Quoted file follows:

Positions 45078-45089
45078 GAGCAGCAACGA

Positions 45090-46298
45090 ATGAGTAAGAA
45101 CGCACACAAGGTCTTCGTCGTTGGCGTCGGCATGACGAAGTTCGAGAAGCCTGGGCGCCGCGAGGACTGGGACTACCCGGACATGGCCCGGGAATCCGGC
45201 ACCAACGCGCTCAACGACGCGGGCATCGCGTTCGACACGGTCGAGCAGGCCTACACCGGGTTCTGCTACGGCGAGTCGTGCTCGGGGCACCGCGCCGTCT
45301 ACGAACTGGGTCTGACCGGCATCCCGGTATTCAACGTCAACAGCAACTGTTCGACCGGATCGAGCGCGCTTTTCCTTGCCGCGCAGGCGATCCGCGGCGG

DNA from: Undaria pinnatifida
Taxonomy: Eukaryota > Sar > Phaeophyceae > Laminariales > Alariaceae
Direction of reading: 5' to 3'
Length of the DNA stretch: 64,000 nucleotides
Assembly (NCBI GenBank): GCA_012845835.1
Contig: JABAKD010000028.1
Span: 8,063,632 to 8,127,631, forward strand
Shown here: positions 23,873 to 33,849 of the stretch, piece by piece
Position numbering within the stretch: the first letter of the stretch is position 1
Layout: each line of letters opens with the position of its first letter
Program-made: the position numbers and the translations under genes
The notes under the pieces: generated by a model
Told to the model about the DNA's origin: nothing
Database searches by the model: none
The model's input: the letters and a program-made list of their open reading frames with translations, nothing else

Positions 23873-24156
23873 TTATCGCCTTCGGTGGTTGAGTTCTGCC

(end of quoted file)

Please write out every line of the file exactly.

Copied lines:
Positions 45078-45089
45078 GAGCAGCAACGA

Positions 45090-46298
45090 ATGAGTAAGAA
45101 CGCACACAAGGTCTTCGTCGTTGGCGTCGGCATGACGAAGTTCGAGAAGCCTGGGCGCCGCGAGGACTGGGACTACCCGGACATGGCCCGGGAATCCGGC
45201 ACCAACGCGCTCAACGACGCGGGCATCGCGTTCGACACGGTCGAGCAGGCCTACACCGGGTTCTGCTACGGCGAGTCGTGCTCGGGGCACCGCGCCGTCT
45301 ACGAACTGGGTCTGACCGGCATCCCGGTATTCAACGTCAACAGCAACTGTTCGACCGGATCGAGCGCGCTTTTCCTTGCCGCGCAGGCGATCCGCGGCGG

DNA from: Undaria pinnatifida
Taxonomy: Eukaryota > Sar > Phaeophyceae > Laminariales > Alariaceae
Direction of reading: 5' to 3'
Length of the DNA stretch: 64,000 nucleotides
Assembly (NCBI GenBank): GCA_012845835.1
Contig: JABAKD010000028.1
Span: 8,063,632 to 8,127,631, forward strand
Shown here: positions 23,873 to 33,849 of the stretch, piece by piece
Position numbering within the stretch: the first letter of the stretch is position 1
Layout: each line of letters opens with the position of its first letter
Program-made: the position numbers and the translations under genes
The notes under the pieces: generated by a model
Told to the model about the DNA's origin: nothing
Database searches by the model: none
The model's input: the letters and a program-made list of their open reading frames with translations, nothing else

Positions 23873-24156
23873 TTATCGCCTTCGGTGGTTGAGTTCTGCC